No, you were dead in your sin, and thus unable to do what you had to do. Indeed, says Paul, you lived in sin. It was the dominating factor in your life; it was the sphere or realm or kingdom in which you used to live. Picture a modern day biosphere. You lived like everyone else who lives in the biosphere of sin; you were completely trapped in the sinful ways of a disobedient world. In fact, you were followers of Satan, unwittingly perhaps, but nevertheless you followed the ways of the ruler of the kingdom of the air. And, says, Paul, I was no better. “All of us, even those of who were raised in church, in the confines of the covenant community, lived among them at one time, gratifying the cravings of our sinful nature, and following its desires and thoughts.” We (and I include myself) were not basically good people who occasionally did the wrong thing. We were by nature slaves to our sinful cravings.
When we ask Doctor Paul how bad it is, he says, “We were dead in sin, completely conditioned by sin, so that all we do is affected by sin, and totally in bondage to sin, so that we can’t do what we must do to be saved.” Jesus said it powerfully years before in John 6:44. “No one can come to me unless the Father who sent me draws him.” But the good (?) doctor isn’t done yet. His diagnosis ends with this statement. “Like the rest, we were by nature objects of wrath.” Well, of course, we were. How could we be anything else when God is as holy as God is? If we willingly follow the Unholy Trinity of the world, the flesh and the Devil, how could the Holy Trinity by anything other than angry with us?
That’s what you would think, but God had other thoughts. Those unfathomable thoughts of God are summarized in Ephesians 2 with that great two word summary of the gospel—“but God.” We were dead in sin, but God made us alive. We were sunk in the pit of depravity, but God raised us up. We were headed for hell, but God seated us in the heavenly realms. We were being ruined by Satan, but God turned us into a masterpiece of goodness. We are still inclined toward all evil if left to our selves, but God won’t leave us to ourselves. He sent his Son to save us and his Spirit to finish the work. We were dead; note the past tense. But now God has made us alive; we are not what we once were, corpses, cripples, not even climbers. We are new creatures. How bad is it? It’s so bad that it will take a miracle for us to be saved. Which is exactly what Ephesians 2 says has happened.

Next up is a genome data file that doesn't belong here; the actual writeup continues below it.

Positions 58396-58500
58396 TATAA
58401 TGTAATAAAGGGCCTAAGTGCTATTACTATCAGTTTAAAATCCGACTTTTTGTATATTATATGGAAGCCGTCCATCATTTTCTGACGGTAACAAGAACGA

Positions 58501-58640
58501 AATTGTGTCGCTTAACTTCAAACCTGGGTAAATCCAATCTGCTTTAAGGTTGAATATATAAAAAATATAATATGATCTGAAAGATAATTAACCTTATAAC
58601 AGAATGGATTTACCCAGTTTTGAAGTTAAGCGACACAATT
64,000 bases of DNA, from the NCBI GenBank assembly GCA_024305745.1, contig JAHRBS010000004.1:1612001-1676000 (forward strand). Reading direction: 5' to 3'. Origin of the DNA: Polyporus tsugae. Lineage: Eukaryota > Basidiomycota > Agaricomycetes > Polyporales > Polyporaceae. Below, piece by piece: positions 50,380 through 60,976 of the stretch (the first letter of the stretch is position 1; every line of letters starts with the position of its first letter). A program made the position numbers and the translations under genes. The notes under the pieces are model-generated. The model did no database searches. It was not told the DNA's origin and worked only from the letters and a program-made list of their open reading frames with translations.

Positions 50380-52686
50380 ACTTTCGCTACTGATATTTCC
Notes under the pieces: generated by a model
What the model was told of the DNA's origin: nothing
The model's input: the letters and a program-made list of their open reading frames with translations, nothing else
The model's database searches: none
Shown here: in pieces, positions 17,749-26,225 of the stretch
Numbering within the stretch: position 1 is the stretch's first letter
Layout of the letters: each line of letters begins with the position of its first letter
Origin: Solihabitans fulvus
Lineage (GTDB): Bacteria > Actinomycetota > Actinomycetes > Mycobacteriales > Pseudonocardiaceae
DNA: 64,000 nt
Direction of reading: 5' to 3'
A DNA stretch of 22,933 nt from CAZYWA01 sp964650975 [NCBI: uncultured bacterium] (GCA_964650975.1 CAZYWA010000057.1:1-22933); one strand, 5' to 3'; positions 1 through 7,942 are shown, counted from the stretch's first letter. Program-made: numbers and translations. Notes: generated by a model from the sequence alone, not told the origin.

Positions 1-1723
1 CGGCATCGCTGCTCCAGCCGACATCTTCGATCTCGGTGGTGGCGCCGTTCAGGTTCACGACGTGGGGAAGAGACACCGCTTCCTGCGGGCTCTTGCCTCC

Why in the world would God do that? To explain it, Paul heaps up words like cordwood. “But, because of his great love for us, God, who is rich in mercy, made us alive…. It is by grace you have been saved… so that he might show the incomparable riches of his grace, expressed in his kindness to us in Christ Jesus.” What a rich and wonderful picture of God. Salvation began in God’s love. His love took the form of mercy, which took pity on poor sinners, and that mercy came to full expression in grace, which pardoned sinners. What a kind God!
I love the old story about C.S. Lewis wandering into an august gathering of theologians in Britain in the last century. They were debating how Christianity differed from other religions. Was it the doctrine of the Incarnation? No, some argued, they found stories of gods appearing in human form in other religions, though not in the precise form as the Gospel. So was it the Resurrection? No, argued others, there are stories of people rising from the dead in other religions, though not in the precise form as the Gospel. Eventually, Lewis, the great Oxford scholar, wandered into the room and asked what the rumpus was about. When told that they were discussing Christianity’s unique contribution to the world’s religions, he said, “That’s easy. It’s grace.”